Zhongguancun Science Park, the largest high-tech research and development center in China, houses more than 10,000 companies ranging from small local firms to large coporations like Microsoft, Sun and NEC. The park, located in the northwestern part of Beijing and not far from the Summer Palace, is dubbed China’s “Silicon Valley.”
Today’s Zhongguancun was conceptualized and modeled after the Silicon Valley when physicist Chen Chunxian visited the area in 1980. Today, Zhongguancun has been officially renamed Zhongguancun Science & Technology Zone, with seven business parks concentrated in R&D. About 95 Fortune 500 companies established 148 branch offices in the park, 65 for research purposes. Last year, the park attracted foreign direct investments of US$41 billion.
The model park
Silicon Valley is home to high-tech giants like Intel and Hewlett Packard, while Zhongguancun is home to the country’s top computer manufacturer Lenovo and word processing giant Stone – China’s top IT companies. Like the Valley, Zhongguancun thrives on entrepreneurialism to define the vision of the high-tech industry and is most famed for churning out business visionaries like Liu Chuanzhi, founder of Legend Group Ltd, which owns Lenovo.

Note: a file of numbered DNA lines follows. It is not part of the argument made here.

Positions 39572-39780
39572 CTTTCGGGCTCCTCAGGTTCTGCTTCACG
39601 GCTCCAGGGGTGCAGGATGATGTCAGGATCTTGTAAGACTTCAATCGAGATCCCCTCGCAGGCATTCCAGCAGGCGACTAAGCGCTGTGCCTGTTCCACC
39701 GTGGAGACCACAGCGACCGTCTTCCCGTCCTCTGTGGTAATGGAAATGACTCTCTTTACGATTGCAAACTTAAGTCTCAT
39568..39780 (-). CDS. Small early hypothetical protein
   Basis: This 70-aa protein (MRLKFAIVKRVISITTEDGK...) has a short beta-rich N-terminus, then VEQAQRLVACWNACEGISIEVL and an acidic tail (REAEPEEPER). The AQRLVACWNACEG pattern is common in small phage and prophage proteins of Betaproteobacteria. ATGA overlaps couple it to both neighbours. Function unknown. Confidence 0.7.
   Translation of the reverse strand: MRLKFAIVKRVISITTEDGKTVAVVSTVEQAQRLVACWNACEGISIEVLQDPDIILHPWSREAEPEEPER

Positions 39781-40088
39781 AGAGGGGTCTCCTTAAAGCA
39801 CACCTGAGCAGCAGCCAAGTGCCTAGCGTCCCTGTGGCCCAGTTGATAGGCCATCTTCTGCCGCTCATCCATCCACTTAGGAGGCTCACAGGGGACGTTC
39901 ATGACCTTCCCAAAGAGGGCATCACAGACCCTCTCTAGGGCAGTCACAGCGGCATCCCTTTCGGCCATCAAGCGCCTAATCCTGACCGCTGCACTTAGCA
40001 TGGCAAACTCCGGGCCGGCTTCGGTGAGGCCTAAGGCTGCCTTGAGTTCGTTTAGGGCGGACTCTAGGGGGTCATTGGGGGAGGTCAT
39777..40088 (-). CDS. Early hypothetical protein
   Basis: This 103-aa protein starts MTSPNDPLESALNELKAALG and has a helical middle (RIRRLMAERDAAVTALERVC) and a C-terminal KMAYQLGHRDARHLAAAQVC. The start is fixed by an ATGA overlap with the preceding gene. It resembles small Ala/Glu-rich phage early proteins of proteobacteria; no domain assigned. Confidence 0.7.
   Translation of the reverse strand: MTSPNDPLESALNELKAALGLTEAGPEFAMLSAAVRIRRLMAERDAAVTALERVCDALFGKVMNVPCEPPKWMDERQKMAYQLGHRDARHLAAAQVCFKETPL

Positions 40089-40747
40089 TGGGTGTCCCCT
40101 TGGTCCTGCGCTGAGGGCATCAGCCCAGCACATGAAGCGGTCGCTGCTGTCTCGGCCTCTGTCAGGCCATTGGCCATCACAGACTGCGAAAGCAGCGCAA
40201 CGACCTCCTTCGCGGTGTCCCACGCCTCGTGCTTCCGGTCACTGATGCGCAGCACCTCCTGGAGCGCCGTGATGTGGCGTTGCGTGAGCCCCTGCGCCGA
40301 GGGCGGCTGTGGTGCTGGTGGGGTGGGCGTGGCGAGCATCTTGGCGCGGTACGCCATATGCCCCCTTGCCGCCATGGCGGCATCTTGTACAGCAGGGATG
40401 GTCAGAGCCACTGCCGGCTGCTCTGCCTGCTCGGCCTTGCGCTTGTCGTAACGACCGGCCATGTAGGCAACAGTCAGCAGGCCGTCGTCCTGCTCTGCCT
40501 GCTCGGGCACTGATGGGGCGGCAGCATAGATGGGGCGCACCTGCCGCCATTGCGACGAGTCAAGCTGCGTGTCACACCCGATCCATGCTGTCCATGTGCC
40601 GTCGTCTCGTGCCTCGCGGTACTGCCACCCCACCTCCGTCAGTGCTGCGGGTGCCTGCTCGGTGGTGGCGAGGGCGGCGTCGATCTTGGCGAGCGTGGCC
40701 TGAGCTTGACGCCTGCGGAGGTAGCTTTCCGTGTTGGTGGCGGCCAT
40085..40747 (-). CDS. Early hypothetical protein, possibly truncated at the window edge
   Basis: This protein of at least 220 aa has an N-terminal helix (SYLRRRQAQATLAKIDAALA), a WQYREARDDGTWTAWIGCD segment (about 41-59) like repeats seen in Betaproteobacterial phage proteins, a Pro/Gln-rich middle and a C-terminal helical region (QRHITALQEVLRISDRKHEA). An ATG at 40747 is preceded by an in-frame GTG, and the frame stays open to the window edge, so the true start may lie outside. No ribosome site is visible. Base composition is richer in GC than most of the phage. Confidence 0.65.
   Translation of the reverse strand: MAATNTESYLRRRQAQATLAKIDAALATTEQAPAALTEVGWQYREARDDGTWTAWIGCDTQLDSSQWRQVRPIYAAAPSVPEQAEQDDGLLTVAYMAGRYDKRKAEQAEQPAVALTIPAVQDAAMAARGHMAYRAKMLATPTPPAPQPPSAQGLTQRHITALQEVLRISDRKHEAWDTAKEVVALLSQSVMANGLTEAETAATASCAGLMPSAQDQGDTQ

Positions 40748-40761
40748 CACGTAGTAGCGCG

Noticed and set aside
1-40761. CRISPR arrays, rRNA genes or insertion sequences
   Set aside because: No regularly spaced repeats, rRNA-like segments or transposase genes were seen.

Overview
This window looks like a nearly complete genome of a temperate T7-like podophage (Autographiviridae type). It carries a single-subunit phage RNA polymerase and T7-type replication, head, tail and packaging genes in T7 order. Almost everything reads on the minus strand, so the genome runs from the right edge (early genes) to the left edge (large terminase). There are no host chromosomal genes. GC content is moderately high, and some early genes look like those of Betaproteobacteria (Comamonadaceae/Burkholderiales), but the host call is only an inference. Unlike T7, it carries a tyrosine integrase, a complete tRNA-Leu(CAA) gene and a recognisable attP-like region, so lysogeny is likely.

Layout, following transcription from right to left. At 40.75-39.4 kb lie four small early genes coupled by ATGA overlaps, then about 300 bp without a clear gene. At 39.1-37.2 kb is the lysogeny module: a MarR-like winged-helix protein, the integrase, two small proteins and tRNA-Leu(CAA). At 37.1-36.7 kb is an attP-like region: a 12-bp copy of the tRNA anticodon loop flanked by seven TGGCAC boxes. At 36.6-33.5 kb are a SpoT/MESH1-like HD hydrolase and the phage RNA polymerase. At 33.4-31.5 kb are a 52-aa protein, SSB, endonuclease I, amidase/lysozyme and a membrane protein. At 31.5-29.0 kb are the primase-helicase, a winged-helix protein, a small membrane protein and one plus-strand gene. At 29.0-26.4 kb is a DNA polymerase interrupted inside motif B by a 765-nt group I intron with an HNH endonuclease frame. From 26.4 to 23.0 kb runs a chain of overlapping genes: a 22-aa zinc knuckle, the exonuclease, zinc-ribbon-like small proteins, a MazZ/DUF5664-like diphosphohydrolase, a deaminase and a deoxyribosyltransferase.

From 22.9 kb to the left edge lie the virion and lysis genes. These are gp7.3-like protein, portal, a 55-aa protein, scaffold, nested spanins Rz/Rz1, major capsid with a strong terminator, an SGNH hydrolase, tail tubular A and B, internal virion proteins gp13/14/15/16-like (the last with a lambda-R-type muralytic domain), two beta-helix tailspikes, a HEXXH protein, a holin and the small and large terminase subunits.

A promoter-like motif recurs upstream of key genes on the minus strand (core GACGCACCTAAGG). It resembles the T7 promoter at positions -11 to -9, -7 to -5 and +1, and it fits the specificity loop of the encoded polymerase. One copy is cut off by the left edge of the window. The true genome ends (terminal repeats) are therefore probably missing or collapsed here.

The similarities don’t stop here. Like the Silicon Valley, Zhongguancun relies on its top universities for talent. The difference is that the park has matured through knowledge transfers from Chinese returnees from the US.
But Beijing’s Valley is still some ways behind the West Coast original. China still lacks a critical mass of crucial intermediary agencies like law and accounting firms and financial services providers. The legal framework doesn’t give entrepreneurs and venture capitalists enough incentives to innovate and invest yet.
“Usually small companies lack a transparent system for accounting, capital flow and revenue planning. So if you want to receive venture capital, you need a system that is consistent with the international standard in every aspect, but there isn’t a clear strategy,” said Zhang Ya Qin, managing director of Microsoft Research Asia.
The question of intellectual property rights protection is also a huge bottleneck for Zhongguancun and the country, hindering long-term investments. As a result, agro-biological enterprises and institutions in the park, for example, are coming together to form alliances to protect their own registered trademarks, geographical indications and brands.
Tsinghua University is also in the process of building an infrastructure of business support, from venture capital and legal services to property management. Other entrepreneurial support groups are also available. The progress is gradual, but entrepreneurism is encouraging a more innovative environment conducive to market trends.
It may be a stretch to compare Zhongguancun to Silicon Valley for now, but most indications show China’s high-tech industries are on their way towards bridging the gap.
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